It is impossible to envision the future of quitlines
without thinking about emerging technologies. To lead us wisely into a couple
of blog conversations focused on technology’s influence on the future of quitlines
NAQC asked Jack Boomer, Director of QuitNow Services for the British Columbia
Lung Association, to answer our 6th question: What strategies can we
use to engage Generation Y in quit coaching? Here
is what Jack had to say…
we speak of Generation Y or Millennials, we’re talking about those born
somewhere between 1981 and 1999 (13 to 31 year olds).
come of age in the computer and Internet era, this generation grew up in a
culture where the defining theme is "velocity," both in terms of the
rate of change and the pace of information. They’re the best educated
generation in history, have an incredible amount of tech resources at their
disposal and are potentially your next biggest customer.
Generation Y constitutes more than a quarter of Canada’s population. They’re bigger
than the Baby Boomer generation (1943 to1961) and six times the size of
Generation X (1962 to 1981). They’re also the generation amongst which we find
the highest rate of smokers. According
to Canadian surveys, more than one in four twenty-something smoke, and the
stats are a bit higher in the USA according to the US Surgeon General’s recent
our Canadian surveys suggest Generation Y smokes fewer cigarettes than older
smokers. And while they try to quit more often than others, they do so with
less success. Sounds like Generation Y could use our help, but how do we
get through to them?
First, hang out where they do
media is where they live. They communicate via Facebook, Twitter and many
other social media sites and sleep next to their cell phones. They surf
the Web for everything, watch more YouTube than TV, and are used to having a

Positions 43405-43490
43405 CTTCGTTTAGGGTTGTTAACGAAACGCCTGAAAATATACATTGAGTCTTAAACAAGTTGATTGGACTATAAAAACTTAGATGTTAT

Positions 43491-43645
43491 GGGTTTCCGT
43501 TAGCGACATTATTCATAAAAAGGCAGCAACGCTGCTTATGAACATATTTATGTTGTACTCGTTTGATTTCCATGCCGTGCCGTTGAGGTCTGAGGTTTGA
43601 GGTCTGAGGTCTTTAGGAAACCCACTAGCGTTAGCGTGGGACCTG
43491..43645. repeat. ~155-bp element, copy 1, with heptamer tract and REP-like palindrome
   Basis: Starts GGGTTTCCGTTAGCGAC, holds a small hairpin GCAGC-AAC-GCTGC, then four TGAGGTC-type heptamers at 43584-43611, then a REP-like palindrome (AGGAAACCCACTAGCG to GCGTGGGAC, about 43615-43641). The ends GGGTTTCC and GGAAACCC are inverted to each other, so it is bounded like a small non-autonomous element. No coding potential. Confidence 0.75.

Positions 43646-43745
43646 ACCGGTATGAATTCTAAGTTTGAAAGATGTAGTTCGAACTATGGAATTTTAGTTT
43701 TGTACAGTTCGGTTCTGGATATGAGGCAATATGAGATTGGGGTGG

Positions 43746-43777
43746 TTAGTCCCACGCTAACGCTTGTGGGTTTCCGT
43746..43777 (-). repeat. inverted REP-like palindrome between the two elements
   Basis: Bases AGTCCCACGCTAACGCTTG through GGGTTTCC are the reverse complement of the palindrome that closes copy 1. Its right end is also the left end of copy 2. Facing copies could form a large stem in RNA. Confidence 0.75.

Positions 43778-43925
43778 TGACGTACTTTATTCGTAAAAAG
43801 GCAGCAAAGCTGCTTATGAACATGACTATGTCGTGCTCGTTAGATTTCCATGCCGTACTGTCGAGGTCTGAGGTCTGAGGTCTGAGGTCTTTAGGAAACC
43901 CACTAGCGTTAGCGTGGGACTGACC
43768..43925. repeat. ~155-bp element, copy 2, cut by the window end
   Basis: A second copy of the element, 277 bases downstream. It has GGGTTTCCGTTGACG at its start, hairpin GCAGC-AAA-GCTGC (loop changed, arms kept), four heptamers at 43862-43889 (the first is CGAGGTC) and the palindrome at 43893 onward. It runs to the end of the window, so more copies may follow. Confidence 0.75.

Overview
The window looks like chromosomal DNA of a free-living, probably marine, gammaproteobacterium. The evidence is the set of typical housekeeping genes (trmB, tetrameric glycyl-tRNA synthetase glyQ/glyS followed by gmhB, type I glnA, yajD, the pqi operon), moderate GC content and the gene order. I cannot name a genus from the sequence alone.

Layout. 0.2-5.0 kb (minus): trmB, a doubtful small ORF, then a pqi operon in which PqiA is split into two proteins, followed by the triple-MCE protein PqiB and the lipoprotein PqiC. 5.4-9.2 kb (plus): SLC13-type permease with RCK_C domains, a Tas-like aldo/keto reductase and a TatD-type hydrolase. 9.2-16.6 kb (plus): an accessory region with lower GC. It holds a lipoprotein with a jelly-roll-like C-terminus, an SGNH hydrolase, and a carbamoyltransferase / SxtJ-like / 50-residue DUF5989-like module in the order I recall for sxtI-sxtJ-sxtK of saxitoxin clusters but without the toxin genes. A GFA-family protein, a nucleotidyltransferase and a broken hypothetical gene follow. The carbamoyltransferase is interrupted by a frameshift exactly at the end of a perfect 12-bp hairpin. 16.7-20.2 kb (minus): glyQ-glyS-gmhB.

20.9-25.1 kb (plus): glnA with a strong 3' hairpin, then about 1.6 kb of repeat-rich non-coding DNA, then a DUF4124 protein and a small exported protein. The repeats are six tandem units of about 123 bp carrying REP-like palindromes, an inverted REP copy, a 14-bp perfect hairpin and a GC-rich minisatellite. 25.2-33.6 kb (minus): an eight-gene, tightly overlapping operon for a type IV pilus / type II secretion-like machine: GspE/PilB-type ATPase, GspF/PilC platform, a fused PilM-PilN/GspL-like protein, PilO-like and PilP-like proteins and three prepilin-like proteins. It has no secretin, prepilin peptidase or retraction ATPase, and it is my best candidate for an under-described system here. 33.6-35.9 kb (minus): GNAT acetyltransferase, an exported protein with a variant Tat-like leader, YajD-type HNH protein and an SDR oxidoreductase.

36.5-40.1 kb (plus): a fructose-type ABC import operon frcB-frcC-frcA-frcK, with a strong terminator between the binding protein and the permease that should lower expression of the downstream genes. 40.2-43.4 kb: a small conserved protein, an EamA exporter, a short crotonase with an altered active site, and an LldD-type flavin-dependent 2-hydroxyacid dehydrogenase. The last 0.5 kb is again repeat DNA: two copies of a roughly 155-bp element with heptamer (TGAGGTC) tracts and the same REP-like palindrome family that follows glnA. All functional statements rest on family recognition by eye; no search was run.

world of answers at their fingertips. If your quit service doesn’t offer
multiple service delivery options, especially online, you can forget about
having a big impact on reaching this generation.
Second, don’t market to them, engage with them in conversation
Y loves a collaborative environment and thrives when working in groups. Before
they buy into anything they do their research. They read online reviews, browse
websites, ask questions, and find out the pros and cons of any service. They
look first to peers for help and guidance (friends, family, online communities,
social networks and chat rooms), not so-called experts. If you want them
to choose you for advice and guidance, you better keep an eye on what the world
is saying about you online.
Third, provide regular recognition and rewards
referred to as the "everybody gets a trophy” generation, Generation Y grew up
being rewarded as much for participating as winning. They like regular feedback
and are motivated by rewards. In fact, market research confirms this generation
rates organizations with loyalty reward programs as the top incentive looked
for in exchange for personal information. It also confirms many are happy to
promote your service in exchange for rewards. If you’re looking to invest
in an awareness-building campaign, make it interactive and reward people for
participating and helping spread the word.
Finally, offer multiple service options
reach Generation Y, I believe the way we deliver our services must mirror the
way that Generation Y seeks information and support. We need to expand
our definition of quit coaching to include text messaging support, mobile
applications, online video chat counselling (using Skype for example) and live
chat (see the National Cancer Institute’s version https://livehelp.cancer.gov/app/chat/chat_launch).
need to get out of our comfort zone and meet the tech savvy Generation Y where
they live if we are going to make a difference and help them quit
The BC Lung Association is up to the challenge
through the use of QuitNow Services (QuitNow.ca) – are you?